A graduate level course: Teaching stress management skills to occupational health physicians and practitioners

Talma Kushnir, Ruth Malkinson, Joseph Ribak

Research output: Contribution to journalArticlepeer-review

2 Scopus citations

Abstract

The WHO Study Group on Training and Evaluation in Occupational Medicine has recently emphasized the importance of incorporating theoretical and practical aspects of stress prevention and management in the professional training of occupational health practitioners. Such a course was developed for the Tel-Aviv University Medical School graduate program in occupational health. The course objectives are consistent with the current call for improved training in psychosocial issues in medical care. Twenty-three occupational health practitioners (physicians, nurses, hygienists and social workers) participated in a bi-semester course. The first part included a stress management and prevention program based on the RET (Rational-Emotive Training) model. The second involved developing and implementing a field project on primary and secondary prevention of stress and its outcomes. Pre-, mid-and post-course questionnaires showed significantly improved psychosocial ability and reduced irrational/dysfunctional thinking, considered a causal factor in stress and burnout. Acquiring such anti-stress resources may benefit practitioners and clients/patients, both potential victims of occupational stress alike. We recommend the inclusion of such extended courses to the professional training of occupational health practitioners.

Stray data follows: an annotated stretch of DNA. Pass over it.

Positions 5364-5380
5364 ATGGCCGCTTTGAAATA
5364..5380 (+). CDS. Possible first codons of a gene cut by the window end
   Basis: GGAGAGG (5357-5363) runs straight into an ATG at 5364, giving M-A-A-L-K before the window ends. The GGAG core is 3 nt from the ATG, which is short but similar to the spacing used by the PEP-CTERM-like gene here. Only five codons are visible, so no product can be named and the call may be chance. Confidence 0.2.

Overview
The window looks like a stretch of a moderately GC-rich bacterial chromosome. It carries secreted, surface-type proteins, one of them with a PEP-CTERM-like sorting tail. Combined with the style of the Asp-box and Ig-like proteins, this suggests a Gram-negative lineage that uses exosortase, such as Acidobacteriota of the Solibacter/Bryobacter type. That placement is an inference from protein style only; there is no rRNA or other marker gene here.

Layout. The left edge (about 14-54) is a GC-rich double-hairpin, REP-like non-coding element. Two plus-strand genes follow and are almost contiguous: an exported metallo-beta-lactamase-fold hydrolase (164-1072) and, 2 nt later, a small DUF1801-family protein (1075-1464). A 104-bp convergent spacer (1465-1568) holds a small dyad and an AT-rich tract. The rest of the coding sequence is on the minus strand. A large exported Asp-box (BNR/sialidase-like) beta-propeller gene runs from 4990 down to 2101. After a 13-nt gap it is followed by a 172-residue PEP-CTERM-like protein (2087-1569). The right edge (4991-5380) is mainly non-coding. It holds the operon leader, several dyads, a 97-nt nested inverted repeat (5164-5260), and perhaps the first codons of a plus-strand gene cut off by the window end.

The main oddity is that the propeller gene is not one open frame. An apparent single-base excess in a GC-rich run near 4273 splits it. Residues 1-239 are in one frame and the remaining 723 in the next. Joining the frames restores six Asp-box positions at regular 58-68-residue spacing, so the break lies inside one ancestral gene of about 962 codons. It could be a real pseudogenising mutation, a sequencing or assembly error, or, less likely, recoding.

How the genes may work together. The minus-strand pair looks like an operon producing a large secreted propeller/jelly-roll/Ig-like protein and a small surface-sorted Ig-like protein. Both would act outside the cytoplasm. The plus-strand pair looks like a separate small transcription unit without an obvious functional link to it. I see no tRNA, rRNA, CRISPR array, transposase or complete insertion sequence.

Original languageEnglish
Pages (from-to)337-341
Number of pages5
JournalSafety Science
Volume20
Issue number2-3
DOIs
StatePublished - 1 Jan 1995
Externally publishedYes

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